About 30 persons, a mix of Sea Turtle, Inc. staff, interns, volunteers, two NOAA representatives and one from the U.S. Fish and Wildlife, braved rough seas on June 28 that left many on the boat feeling as green as seaweed.
Their mission during the early hours before dawn was to release 94 Kemp’s ridley sea turtles, and four hawksbills, into the wild.
The four hawksbills were rehabilitated turtles from Sea Turtle, Inc. that were ready for release.
The 94 ridleys were born on here in August 2013 and were sent to Florida for use in National Marine Fisheries research on turtle excluder devices, also known as TEDs.
TEDs are special devices used in shrimp trawl nets that enables sea turtles to escape from the catch before drowning.
Due to the large amounts of bycatch, which are animals that are unintentionally caught, the U.S. set laws in 1987 requiring all shrimping vessels to use TED nets.
The device has a set of bars in the net opening that will not allow anything larger than the space between the bars to pass through, which saves larger turtles.
But there has been some concern as to whether small turtles, such as those in their first years, could pass through the device, which is what the NMF research project investigated.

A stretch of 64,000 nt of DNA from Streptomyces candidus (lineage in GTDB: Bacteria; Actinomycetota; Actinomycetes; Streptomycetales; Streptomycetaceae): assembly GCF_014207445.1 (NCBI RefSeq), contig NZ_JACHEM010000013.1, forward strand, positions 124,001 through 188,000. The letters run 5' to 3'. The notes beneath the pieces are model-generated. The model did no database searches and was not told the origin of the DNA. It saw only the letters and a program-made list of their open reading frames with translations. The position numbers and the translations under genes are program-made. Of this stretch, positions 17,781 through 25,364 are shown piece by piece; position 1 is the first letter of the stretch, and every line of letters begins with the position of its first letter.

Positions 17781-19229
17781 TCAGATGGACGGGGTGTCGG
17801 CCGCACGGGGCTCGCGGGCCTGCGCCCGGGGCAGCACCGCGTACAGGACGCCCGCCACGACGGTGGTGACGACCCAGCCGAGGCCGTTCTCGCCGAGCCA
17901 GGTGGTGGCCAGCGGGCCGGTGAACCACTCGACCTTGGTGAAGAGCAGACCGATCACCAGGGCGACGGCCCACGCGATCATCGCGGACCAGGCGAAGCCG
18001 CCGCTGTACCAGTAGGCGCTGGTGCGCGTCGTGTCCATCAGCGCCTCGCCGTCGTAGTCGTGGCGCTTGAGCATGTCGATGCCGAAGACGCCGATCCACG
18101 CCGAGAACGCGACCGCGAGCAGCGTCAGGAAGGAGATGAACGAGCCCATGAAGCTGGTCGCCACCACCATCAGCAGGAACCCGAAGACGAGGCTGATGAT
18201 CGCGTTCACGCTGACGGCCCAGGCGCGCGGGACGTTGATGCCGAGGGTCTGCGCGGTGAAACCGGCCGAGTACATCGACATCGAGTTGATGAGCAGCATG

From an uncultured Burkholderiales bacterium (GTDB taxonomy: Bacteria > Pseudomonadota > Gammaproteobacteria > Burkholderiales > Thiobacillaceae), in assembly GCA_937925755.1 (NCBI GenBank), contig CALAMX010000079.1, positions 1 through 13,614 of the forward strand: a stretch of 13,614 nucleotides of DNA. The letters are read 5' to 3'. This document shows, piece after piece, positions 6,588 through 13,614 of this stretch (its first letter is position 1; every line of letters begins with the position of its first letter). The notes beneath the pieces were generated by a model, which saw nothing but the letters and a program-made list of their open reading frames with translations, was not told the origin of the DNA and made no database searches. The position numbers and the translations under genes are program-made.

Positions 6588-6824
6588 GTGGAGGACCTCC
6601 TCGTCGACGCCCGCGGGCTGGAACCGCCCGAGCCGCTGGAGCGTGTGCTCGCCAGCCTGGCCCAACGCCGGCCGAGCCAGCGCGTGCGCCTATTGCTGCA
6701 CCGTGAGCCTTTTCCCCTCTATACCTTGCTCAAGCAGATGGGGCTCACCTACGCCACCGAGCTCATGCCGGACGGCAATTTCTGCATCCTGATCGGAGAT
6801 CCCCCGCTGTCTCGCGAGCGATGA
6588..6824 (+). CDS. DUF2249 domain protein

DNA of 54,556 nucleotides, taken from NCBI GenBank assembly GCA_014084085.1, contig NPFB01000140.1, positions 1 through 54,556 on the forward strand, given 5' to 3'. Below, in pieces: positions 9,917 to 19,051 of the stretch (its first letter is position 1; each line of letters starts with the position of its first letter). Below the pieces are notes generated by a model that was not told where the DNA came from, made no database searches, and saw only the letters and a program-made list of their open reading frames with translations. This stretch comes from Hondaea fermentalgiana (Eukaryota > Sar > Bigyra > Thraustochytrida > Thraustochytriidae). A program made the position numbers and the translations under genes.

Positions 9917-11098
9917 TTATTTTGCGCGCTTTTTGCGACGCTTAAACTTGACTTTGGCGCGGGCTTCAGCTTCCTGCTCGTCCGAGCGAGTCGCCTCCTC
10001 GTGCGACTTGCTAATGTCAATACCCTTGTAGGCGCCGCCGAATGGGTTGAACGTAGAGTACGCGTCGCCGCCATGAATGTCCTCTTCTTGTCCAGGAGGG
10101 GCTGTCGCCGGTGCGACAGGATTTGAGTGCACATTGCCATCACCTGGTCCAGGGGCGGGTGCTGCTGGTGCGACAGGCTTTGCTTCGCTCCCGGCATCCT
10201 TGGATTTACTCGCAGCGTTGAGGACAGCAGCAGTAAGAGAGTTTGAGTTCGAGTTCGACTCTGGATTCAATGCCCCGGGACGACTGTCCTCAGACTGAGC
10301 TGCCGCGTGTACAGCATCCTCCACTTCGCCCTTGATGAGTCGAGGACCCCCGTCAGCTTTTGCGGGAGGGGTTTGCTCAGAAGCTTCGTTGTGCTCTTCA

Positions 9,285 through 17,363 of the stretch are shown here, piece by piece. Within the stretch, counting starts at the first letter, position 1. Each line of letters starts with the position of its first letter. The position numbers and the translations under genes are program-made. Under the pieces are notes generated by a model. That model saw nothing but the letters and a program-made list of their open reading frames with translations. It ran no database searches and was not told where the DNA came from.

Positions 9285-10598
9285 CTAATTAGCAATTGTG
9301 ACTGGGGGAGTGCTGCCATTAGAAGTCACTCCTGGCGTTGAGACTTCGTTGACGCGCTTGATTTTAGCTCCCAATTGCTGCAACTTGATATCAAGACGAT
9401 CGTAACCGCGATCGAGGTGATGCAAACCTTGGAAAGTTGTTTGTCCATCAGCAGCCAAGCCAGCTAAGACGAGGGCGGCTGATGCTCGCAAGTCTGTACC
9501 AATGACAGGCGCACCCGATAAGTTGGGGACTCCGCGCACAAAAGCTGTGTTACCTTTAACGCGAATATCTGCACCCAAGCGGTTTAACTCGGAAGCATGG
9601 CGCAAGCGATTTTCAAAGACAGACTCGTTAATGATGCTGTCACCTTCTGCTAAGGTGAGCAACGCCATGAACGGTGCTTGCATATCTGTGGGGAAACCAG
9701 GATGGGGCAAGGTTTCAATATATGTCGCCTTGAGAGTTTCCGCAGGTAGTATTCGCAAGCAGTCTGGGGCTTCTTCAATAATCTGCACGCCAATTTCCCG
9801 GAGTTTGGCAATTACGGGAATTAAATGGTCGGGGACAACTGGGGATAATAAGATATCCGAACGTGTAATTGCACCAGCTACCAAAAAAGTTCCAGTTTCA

The Osprey, one of Osprey Cruises deepsea fishing boats, took the turtles and turtle staff 15 miles offshore for release in an area where sargassum floats are common.
These young turtles rely on the sargassum as a food source and protection from predators.
Releasing sea turtles into the wild is one key part of Sea Turtle, Inc.’s mission. As a sea turtle hospital, education center, and conservation nonprofit organization, any turtle that can be released into the wild is a victory.
“Sea turtles return to their natal beaches as adults,” Jeff George, STI’s executive director, said. “The Texas coast is established as an important nesting habitat for the recovery of the Kemp’s ridley sea turtles.
“It is important that they were released here, and return here to nest, so they can contribute to the recovery of their species,” George said.
It takes 12 years before the Kemp’s ridley sea turtles are ready to reproduce.
“All the turtles were tagged,” he said, “and hopefully 11 years from now, we will see these same Kemp’s ridleys on our beaches, nesting.”